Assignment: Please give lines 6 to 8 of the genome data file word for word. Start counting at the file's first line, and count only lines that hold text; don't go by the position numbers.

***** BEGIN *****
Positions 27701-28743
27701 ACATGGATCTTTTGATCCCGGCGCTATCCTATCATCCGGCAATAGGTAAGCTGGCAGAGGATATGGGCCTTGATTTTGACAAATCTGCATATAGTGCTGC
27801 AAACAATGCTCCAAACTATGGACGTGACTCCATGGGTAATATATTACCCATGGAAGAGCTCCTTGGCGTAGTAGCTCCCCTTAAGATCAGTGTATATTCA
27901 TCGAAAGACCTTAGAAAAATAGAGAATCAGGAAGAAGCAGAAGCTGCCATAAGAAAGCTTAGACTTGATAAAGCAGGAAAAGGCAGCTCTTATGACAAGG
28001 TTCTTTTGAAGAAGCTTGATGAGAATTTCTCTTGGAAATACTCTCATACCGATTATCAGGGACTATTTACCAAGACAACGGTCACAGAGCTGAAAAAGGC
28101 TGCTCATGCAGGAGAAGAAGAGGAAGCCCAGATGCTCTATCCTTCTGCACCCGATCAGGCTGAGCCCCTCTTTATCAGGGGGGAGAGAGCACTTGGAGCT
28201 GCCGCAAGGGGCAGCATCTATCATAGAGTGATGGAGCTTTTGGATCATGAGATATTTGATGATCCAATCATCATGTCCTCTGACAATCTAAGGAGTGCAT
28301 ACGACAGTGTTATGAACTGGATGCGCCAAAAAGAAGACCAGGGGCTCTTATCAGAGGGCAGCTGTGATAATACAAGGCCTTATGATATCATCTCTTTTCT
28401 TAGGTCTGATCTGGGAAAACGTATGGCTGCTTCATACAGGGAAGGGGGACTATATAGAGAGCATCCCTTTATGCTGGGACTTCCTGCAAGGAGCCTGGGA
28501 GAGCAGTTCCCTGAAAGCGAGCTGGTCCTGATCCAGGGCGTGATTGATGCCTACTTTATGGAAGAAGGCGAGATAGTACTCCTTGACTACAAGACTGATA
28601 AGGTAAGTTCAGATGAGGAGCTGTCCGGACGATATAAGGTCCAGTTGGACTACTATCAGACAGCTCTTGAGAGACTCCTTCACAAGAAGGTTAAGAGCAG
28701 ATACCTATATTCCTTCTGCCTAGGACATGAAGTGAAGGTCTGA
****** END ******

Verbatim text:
28101 TGCTCATGCAGGAGAAGAAGAGGAAGCCCAGATGCTCTATCCTTCTGCACCCGATCAGGCTGAGCCCCTCTTTATCAGGGGGGAGAGAGCACTTGGAGCT
28201 GCCGCAAGGGGCAGCATCTATCATAGAGTGATGGAGCTTTTGGATCATGAGATATTTGATGATCCAATCATCATGTCCTCTGACAATCTAAGGAGTGCAT
28301 ACGACAGTGTTATGAACTGGATGCGCCAAAAAGAAGACCAGGGGCTCTTATCAGAGGGCAGCTGTGATAATACAAGGCCTTATGATATCATCTCTTTTCT